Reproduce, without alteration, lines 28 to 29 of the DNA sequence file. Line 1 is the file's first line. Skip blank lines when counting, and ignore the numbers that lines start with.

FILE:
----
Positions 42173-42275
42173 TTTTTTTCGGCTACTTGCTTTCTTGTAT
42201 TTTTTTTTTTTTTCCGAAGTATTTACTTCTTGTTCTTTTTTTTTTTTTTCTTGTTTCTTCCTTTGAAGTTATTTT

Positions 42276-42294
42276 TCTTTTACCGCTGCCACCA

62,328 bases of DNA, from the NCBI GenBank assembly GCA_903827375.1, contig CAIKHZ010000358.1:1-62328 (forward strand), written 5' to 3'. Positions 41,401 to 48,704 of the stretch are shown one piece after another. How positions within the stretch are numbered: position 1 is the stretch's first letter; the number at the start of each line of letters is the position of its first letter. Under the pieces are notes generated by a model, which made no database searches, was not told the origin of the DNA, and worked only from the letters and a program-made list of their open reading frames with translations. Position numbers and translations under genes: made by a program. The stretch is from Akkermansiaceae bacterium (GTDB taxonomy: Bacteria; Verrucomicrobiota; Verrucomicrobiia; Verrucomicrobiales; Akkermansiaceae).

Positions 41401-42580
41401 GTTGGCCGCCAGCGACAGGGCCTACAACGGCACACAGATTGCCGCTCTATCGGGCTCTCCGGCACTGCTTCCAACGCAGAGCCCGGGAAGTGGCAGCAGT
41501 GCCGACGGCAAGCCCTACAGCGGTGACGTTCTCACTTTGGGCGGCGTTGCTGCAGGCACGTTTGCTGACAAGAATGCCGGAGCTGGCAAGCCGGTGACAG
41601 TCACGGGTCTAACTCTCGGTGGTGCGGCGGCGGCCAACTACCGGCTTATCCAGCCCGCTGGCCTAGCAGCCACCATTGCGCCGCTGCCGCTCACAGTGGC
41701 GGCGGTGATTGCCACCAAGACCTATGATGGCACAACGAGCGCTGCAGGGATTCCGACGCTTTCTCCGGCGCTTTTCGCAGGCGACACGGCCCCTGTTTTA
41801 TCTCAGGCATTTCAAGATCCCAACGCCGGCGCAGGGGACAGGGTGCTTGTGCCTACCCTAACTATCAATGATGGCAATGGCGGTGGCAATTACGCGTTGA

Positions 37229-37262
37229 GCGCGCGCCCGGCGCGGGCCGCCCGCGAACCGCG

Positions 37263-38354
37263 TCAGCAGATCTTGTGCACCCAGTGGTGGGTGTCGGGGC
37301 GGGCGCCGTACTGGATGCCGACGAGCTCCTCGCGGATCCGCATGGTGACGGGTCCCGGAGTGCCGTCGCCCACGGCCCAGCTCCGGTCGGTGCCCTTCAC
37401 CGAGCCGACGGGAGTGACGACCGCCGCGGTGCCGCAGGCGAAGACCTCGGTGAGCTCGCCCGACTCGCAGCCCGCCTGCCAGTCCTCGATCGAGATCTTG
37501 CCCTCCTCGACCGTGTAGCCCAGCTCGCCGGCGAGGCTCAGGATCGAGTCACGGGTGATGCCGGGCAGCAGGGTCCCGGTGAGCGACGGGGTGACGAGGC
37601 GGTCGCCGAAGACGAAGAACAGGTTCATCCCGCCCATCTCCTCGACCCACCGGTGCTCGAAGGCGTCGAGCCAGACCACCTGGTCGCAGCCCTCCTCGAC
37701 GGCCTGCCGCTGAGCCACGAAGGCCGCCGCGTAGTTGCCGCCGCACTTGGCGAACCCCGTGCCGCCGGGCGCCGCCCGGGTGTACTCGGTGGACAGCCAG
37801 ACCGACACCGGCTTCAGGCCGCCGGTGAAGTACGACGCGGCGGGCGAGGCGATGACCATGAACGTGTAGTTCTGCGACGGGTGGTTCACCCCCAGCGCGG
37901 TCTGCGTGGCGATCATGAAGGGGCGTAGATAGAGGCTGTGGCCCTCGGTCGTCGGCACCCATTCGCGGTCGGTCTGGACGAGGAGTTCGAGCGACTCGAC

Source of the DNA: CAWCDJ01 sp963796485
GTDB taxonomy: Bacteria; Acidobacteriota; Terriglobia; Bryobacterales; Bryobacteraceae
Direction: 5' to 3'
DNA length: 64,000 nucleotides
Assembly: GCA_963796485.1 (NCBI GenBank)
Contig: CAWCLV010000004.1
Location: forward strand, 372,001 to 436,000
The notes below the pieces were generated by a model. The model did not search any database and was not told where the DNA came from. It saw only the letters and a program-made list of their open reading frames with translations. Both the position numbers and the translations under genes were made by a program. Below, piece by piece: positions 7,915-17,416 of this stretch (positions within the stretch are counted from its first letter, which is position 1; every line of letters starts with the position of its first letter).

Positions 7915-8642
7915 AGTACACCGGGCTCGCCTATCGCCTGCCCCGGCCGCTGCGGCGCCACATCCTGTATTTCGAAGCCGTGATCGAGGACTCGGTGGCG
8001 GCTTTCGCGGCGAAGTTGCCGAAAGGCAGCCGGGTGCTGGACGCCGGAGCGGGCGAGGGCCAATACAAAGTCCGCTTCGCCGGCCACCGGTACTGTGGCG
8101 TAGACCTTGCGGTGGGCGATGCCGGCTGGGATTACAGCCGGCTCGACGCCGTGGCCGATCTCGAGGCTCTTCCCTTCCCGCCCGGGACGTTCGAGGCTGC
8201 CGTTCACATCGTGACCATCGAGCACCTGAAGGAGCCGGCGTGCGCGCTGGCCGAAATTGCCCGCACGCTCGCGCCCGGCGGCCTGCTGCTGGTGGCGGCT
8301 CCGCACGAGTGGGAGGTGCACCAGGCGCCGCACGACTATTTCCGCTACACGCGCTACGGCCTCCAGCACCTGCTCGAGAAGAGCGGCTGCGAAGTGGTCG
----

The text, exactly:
Assembly: GCA_963796485.1 (NCBI GenBank)
Contig: CAWCLV010000004.1